They provide immersive, off-the-beaten-path trips with guides who know their destination inside and out and can show you how to avoid the crowds and see a side that many people miss. They can also provide helpful advice on how to stay safe and which areas to avoid.

5. Get completely lost

Rather than eating at a restaurant recommended by the guidebook, get lost in a place and see what you find.

Choose a restaurant that is not in a tourist area or close to a famous attraction. Look for restaurants that serve authentic local cuisine at a reasonable price, and then ask the bartenders and wait staff for recommendations. You’ll have a much more authentic experience and leave with a menu of dishes to prepare in your own kitchen.

6. Dine with a native

Social dining apps such as Bon Appertour let you book a meal-sharing experience hosted by a local. They may also provide you with useful recommendations for places to visit.

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7. Take a free walking tour of the city

When you arrive in a new city or town, one of the best things to do is look up free walking tours. They’re an excellent way to get your bearings in a new location. They’ll frequently make stops at popular attractions or neighborhoods, allowing you to decide whether it’s worth returning to on another day.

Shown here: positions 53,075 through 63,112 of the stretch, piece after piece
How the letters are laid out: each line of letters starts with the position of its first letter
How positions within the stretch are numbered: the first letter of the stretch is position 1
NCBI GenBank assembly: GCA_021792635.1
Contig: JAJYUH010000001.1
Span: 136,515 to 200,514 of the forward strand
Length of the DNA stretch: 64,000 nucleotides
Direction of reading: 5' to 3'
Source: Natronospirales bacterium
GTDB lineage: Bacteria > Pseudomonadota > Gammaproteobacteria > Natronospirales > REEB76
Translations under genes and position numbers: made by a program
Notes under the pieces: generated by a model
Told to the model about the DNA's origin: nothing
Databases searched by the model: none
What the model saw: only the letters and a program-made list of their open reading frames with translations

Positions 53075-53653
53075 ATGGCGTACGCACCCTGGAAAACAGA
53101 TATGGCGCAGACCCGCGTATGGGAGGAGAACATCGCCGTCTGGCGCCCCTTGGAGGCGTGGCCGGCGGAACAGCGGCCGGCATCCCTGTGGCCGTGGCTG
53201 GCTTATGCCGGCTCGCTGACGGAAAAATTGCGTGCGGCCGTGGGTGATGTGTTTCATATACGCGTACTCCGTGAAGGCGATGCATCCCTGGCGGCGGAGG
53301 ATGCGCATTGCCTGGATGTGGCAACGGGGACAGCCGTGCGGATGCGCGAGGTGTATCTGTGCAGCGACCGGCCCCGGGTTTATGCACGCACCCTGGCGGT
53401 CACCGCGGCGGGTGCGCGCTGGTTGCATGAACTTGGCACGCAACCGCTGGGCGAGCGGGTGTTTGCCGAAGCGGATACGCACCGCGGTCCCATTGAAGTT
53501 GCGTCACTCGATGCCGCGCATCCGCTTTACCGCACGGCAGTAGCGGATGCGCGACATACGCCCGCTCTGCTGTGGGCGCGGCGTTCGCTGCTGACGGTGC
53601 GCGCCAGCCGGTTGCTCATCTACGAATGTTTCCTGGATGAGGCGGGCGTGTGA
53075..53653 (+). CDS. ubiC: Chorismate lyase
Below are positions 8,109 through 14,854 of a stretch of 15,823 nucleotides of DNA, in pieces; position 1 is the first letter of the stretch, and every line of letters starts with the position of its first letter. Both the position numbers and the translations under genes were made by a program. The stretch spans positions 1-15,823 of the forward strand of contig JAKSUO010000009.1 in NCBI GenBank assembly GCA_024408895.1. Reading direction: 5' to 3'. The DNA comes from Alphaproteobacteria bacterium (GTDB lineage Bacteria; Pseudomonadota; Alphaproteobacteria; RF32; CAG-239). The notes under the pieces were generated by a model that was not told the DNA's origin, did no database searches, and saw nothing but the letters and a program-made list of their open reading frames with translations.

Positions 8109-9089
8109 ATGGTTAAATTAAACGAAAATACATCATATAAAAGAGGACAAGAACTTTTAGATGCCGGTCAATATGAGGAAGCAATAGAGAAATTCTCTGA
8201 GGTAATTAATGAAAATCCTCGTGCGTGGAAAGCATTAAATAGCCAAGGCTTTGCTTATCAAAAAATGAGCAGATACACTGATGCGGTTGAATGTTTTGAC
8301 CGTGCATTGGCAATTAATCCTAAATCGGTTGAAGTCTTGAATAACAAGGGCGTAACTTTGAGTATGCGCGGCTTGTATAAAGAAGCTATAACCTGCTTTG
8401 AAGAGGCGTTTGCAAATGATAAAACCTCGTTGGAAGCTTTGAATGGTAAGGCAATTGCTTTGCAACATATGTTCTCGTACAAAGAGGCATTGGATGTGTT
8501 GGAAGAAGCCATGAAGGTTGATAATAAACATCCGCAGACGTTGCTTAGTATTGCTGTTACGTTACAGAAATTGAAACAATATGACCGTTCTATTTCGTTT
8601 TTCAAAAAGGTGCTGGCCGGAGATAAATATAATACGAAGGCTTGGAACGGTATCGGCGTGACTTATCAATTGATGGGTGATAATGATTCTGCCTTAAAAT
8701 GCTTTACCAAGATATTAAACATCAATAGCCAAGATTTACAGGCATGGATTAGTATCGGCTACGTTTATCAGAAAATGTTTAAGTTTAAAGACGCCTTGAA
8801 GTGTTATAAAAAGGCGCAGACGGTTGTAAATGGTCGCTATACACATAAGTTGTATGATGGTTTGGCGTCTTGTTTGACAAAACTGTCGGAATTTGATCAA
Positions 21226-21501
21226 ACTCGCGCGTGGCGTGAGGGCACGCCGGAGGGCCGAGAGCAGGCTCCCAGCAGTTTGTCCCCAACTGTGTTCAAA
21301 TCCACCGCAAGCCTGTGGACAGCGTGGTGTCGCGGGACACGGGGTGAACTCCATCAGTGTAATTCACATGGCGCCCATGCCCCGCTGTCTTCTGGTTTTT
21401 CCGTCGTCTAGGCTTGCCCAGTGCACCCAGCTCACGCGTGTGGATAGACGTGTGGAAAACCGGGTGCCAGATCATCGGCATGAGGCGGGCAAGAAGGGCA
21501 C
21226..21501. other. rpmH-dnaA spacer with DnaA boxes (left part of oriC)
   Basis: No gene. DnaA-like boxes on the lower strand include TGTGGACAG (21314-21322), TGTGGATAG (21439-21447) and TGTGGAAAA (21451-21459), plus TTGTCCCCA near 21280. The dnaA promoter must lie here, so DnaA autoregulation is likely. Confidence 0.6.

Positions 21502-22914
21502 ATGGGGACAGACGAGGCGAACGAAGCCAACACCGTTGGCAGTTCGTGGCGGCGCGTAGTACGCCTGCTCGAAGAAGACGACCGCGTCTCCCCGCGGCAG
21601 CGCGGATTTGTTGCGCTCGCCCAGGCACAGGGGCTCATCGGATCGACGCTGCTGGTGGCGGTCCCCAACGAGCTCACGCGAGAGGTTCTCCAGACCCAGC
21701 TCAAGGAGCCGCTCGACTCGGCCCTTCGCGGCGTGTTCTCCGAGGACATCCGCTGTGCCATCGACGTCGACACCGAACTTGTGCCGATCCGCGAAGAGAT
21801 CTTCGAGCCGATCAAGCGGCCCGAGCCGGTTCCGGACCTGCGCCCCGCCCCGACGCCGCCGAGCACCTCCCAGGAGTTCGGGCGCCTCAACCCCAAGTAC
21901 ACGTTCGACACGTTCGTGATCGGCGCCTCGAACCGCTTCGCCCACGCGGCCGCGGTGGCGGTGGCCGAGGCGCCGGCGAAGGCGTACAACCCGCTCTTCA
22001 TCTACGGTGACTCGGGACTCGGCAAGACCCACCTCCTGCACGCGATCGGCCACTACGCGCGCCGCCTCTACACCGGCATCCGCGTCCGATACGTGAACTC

The guides are always locals who grew up in the town or city, so they’re full of stories and insider information that you won’t find in any guidebook. They’re also a wealth of information about transportation, what you should pay for food and souvenirs, and the best, and worst, local restaurants.

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Walking tours usually last two or three hours and can be booked a day or two in advance on their website. Although there is no fee, it is customary to tip your guide at the end.

8. Examine the markets and the streets

Local markets, not tourist markets, are the best places to see locals at their best. The yelling, bartering, and joking will teach you a lot about a culture while also teaching you some ‘colorful’ language.

Purchase locally grown foods whenever possible. Not only is this a more environmentally friendly way to eat, but you’ll also get to try the local version of familiar foods, such as a Coke that doesn’t taste like Coke.

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Don’t be afraid of street food either. Queues of locals lining up for a street cart are a good indication that the food is popular, hygienic, and tasty.

9. Use public transportation

Using public transportation, whether by bike, scooter, rickshaw, or subway, is a great way to learn about a new culture. Even if you don’t understand the local language, you’ll notice familiar sights, such as people on the bus becoming irritated with the boy playing video games or the crying child. A local metro card is also an inexpensive way to get around a city, and it is less expensive than renting a car or taking a taxi.

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10. Observe the world around you

Sip a coffee in a nearby café while people-watching. You may see folks on their way to the top spots to visit or eat. Try starting a discussion; you might learn something useful and make some new pals. If you have the opportunity, read the local newspapers to learn about what’s going on locally and nationally, as well as to get ideas for what activities to attend.